"The biggest risk with the concept of strengthening the jaw muscles is that it requires non-chewing force on the teeth," says Sutera. "When force is applied at angles on the teeth, it can act as unintentional orthodontics. Over time, force applied to the mouth can lend itself to shifting of the teeth or changes in the bite position, which increases the risk of alignment issues or TMJ disorder." (Related: How to Stop Grinding Your Teeth)
FYI, the TMJ connects your jawbone to your skull and you have one on each side of your jaw, according to the Mayo Clinic. TMJ disorders can cause pain in the jaw joint and the muscles responsible for moving the jaw (other symptoms can include soreness when chewing, headaches, and clicking and popping of the jaw, according to Sutera). There are many factors that contribute to TMJ disorders, such as arthritis, jaw injuries, bruxism (teeth grinding), and genetics. Clenching your jaw or grinding your teeth can damage the shock-absorbing disk that separates the bones that interact with the TMJ, causing it to erode or move out of its usual alignment — and having super strong jaw muscles might actually make this worse.
Should You Strengthen Your Jaw Muscles?
It might make sense to train your jaw muscles if you want to make them stronger — and maybe it could even give you a smoother-looking jaw if you build the muscle enough, as Jawzrsize suggests — but the truth is that everyday movements, including talking, smiling, eating, clenching, and grinding already significantly use the jaw muscles, says Sutera.
"Just like you don't consciously exercise your heart muscle, the same goes for your jaw muscle. You exercise your jaw throughout the day without even realizing it — in fact, arguably more than any other muscle," he says.
Sutera says that most issues with the jaw are actually the result of having overly developed jaw muscles and not weak, or inadequate, muscles. In fact, having excessive jaw muscle power is what can lead to clenching and TMJ pain. "Think of the lower jaw as a hammock: If you swing a hammock gently with light force, it's easy to control, but if you swing a hammock with excessive power, the hinges begin to click and pop with strain," he says. "The hammock can only handle as much force as the weakest link. The same goes for the jaw."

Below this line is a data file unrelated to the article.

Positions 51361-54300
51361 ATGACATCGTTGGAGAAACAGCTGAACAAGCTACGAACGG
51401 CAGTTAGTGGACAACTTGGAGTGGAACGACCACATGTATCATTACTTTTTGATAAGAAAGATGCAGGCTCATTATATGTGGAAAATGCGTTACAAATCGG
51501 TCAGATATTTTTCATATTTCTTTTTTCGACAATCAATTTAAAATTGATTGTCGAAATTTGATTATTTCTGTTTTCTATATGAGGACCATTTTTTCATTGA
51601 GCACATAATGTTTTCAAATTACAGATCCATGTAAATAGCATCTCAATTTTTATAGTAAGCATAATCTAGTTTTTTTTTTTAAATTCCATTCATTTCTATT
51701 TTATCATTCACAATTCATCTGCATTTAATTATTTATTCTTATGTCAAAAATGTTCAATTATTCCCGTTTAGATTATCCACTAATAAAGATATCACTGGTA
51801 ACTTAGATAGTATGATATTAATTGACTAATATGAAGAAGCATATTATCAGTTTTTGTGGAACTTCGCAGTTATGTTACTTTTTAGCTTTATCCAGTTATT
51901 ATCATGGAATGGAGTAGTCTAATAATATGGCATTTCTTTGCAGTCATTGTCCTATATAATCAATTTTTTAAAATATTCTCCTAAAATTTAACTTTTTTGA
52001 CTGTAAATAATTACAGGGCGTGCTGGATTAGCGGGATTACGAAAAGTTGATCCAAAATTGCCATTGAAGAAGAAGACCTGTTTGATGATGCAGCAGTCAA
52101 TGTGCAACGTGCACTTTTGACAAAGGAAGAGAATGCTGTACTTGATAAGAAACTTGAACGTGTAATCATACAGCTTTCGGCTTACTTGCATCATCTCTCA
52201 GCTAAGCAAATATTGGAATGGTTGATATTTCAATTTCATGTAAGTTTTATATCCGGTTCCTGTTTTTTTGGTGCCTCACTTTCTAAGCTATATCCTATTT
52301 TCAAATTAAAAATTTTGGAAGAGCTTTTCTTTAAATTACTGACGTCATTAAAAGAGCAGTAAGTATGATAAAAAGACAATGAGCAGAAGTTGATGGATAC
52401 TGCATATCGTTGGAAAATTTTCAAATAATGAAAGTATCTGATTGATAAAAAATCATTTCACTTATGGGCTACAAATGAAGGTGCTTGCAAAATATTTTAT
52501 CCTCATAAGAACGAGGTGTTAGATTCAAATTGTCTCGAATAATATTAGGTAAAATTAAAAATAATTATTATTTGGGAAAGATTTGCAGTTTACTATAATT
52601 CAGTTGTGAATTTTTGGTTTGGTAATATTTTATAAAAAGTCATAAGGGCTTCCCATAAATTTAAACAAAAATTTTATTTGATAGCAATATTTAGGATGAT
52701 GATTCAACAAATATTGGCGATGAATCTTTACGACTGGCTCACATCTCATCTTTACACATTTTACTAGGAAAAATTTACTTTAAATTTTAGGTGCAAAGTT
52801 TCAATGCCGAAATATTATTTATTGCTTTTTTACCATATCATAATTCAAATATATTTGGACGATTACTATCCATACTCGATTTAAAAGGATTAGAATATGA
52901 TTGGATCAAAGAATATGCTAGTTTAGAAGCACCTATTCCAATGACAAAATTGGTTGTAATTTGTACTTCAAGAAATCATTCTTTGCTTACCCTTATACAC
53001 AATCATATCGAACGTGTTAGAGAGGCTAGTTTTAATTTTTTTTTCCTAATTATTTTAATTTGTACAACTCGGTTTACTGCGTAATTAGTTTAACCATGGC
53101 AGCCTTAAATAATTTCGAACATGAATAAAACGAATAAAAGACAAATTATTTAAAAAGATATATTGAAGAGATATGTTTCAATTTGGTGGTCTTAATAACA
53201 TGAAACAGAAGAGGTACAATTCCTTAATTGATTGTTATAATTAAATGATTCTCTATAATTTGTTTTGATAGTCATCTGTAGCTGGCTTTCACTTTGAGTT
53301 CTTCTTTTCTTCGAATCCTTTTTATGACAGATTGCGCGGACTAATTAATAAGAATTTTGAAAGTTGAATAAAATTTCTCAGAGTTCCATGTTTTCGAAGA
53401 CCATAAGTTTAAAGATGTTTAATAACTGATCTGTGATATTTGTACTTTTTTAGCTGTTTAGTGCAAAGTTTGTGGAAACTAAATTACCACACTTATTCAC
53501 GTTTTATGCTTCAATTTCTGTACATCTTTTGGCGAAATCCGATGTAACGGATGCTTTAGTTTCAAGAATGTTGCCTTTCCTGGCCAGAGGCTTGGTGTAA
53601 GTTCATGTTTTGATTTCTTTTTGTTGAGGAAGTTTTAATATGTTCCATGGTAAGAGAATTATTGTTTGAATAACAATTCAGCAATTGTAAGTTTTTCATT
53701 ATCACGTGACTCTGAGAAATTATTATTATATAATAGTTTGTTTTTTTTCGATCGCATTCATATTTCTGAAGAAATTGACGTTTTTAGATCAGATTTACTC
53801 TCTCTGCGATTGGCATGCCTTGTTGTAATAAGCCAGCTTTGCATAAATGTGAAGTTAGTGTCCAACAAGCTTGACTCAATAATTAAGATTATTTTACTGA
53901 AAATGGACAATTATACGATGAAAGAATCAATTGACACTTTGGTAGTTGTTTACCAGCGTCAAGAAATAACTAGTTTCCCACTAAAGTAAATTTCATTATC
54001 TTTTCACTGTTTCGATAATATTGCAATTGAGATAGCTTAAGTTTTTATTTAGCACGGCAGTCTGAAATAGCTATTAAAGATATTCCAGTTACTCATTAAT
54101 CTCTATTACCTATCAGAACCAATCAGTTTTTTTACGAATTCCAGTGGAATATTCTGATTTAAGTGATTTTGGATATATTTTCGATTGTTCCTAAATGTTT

"In most circumstances, there shouldn't be a need to strengthen the jaw," agrees Rawdin. "Mother nature has done an excellent job of allowing your jaw and the muscles that support it to be able to withstand daily activities of chewing and speaking. If you're having pain in the TMJ, it's most likely not because it needs to be strengthened. Instead, you should see a dentist for an evaluation." (See: 11 Things Your Mouth Can Tell You About Your Health)
How to Relax the Jaw and Reduce Swelling
Still, there are some non-invasive and self-care techniques you can use to help reduce puffiness in the jawline and help ease tension. In fact, if you're experiencing either of those, the culprit is usually muscular tension rather than sagging skin, says Madalaina Conti, certified esthetician and FaceGym U.S. national training manager. "Muscle tension creates blockages and the build-up of fascia (tissue) and fluid that can contribute to extra swelling and sagging," she says. "Working out this tension and stagnation creates better flow, allows the skin and muscles to get proper nutrients, and builds muscle memory, which will result in a more sculpted, contoured, and de-puffed appearance." (Related: Should You Be Exercising Your Face?)
The good news is, you can ease tension and reduce puffiness easily (and for free) at home with a simple facial massage. A research review in The Journal of Headache and Pain shows that conservative treatments such as massage therapy and exercises are preferred for treating TMJ pain because of their low-risk of side effects, and that massage can help reduce swelling and pain. You might have heard about jade rollers and gua sha, an Eastern Chinese medicine technique that involves rubbing and stimulating the skin with tools to promote blood circulation in the muscles and deep tissues, but your fingers can be just as powerful, says Conti. Use your favorite facial oil to massage your face and focus on areas of concern, she says. (FaceGym also offers online classes and free YouTube videos if you need more guidance, and the Kaiser Permanente Medical Group also has instructions for a quick self-massage to ease pain and tension.)
While massage and other alternative treatments may help ease TMJ pain, it's important to address other lifestyle issues (such as teeth grinding from stress) that might be contributing to it; it's always a good idea to consult a doctor or physical therapist for the best treatment for you. (Related: I Got Botox In My Jaw for Stress Relief)